But until I get a chance to sit down with a cup of tea and the magazine in a clean, well-lit place (that happens to be quiet, too, my first requirement), I'll have to rely on recent experiences to share some new favorite holiday music.
Just yesterday I had the pleasure of seeing and hearing several friends sing in a local "Christmas chorus" concert. The program featured French carols, and, besides Noël Nouvelet, a favorite I wrote about last year, one of songs the group sang was The Basque Carol, or Gabriel's Message. One reason my ears perked up when this song started was that it is also on Sting's new CD, If on a Winter's Night. While the traditional arrangement that the chorus sang is lovely in and of itself, what Sting has done with the song makes it sound both more introspective than the usual hymn-like form the song takes and also reflective of what is probably the melody's origin: 12th or 13th century chant.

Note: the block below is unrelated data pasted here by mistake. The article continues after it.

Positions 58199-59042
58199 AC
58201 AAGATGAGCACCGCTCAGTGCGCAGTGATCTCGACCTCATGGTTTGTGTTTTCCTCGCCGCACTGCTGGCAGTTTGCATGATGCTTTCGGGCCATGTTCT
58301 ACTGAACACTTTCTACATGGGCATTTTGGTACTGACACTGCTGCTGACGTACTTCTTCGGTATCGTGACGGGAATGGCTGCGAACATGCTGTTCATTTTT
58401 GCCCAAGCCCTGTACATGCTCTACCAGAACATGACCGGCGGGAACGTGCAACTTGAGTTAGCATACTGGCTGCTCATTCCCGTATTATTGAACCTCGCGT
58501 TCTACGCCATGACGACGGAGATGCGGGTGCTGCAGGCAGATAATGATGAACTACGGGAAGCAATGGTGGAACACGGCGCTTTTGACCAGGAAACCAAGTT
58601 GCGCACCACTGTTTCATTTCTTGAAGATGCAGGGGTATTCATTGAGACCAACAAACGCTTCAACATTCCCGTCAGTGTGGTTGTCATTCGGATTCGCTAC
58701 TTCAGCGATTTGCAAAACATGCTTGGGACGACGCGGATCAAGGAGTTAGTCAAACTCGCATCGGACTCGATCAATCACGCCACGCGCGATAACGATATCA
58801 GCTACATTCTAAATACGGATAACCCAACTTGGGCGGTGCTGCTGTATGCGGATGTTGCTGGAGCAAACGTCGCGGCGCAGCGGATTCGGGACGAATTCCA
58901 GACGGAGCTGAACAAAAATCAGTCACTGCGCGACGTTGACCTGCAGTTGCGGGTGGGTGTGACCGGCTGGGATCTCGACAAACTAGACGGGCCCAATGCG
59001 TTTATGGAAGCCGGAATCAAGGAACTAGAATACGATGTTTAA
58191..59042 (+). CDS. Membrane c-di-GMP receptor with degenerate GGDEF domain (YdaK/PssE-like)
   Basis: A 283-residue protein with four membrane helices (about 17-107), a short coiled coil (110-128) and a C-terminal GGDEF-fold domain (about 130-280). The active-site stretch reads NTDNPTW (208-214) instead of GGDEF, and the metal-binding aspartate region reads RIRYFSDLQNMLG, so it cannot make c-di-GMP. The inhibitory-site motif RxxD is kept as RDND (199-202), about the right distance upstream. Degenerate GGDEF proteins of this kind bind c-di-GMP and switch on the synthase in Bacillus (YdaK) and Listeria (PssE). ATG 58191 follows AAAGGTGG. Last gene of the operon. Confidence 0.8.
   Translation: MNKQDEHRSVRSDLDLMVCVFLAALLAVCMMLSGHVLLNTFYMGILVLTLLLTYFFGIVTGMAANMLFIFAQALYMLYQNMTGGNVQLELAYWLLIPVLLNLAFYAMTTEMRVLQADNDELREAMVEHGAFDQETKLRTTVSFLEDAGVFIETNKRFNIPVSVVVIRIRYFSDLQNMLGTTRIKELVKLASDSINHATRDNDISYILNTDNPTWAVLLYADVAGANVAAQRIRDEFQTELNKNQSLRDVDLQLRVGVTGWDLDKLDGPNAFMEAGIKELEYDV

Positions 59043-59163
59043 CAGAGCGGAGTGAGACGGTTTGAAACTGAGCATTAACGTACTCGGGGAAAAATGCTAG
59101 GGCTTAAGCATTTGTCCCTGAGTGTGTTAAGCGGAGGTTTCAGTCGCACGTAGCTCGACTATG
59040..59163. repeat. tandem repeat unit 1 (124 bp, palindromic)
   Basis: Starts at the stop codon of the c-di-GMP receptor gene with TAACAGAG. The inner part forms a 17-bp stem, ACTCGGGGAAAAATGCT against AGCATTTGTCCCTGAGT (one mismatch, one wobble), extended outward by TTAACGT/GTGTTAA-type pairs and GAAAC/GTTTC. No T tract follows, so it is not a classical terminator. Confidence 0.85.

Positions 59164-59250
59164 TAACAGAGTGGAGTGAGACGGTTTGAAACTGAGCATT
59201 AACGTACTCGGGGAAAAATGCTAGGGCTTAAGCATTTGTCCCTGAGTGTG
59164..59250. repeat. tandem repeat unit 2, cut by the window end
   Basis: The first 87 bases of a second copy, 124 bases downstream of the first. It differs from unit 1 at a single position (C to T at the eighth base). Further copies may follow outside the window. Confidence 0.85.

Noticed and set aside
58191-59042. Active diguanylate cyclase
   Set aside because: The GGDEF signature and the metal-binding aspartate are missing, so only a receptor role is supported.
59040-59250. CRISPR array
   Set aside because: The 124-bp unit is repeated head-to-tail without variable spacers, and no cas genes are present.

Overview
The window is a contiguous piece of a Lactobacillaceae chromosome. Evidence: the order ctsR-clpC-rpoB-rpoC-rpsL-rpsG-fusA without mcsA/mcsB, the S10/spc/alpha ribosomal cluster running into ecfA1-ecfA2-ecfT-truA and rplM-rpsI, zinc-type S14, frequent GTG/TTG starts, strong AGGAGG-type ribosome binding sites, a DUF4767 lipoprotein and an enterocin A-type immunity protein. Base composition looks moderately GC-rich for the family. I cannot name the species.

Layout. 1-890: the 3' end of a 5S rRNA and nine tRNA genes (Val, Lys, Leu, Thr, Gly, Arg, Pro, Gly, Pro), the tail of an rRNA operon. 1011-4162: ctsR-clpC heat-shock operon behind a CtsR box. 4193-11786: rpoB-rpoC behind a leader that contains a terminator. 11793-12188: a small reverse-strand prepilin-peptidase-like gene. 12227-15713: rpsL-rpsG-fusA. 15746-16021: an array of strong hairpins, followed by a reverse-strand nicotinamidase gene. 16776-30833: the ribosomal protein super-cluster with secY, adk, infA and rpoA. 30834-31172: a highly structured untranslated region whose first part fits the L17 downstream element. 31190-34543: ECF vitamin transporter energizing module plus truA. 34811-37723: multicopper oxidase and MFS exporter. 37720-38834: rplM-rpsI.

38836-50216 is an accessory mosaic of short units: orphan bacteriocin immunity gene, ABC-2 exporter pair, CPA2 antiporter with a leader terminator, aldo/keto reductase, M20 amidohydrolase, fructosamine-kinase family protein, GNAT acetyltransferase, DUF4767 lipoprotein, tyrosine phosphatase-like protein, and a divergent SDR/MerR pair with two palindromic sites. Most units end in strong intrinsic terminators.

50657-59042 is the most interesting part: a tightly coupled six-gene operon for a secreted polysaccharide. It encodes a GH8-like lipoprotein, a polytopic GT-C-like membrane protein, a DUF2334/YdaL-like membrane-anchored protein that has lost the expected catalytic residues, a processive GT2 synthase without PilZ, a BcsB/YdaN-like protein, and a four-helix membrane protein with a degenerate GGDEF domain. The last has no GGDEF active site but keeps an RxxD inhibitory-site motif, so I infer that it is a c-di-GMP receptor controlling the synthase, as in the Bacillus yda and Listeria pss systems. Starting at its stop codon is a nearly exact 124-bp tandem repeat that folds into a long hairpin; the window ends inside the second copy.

An interesting compare-and-contrast exercise is listening, in succession, to Sting's 2009 version of the carol, and his 1989 version, on the multi-artist CD, A Very Special Christmas.
While both have their merits (nostalgia being foremost when I listen to the one from two decades ago), I have a decided preference for the later one.
Another new favorite from Sting's 2009 CD is the second track, There is No Rose of Such Virtue, which, like Gabriel's Message, also has its roots in the Middles Ages, though this song likely began in a royal court rather than a monastery. Beginning with a quiet open fifth drone, Sting uses his newly-outed baritone voice to sing an entire verse virtually unaccompanied. And then the world beat kicks in and it becomes a whole new, gorgeously presented song. Even after listening to it a few dozen times, I still feel a little zing when the song transitions.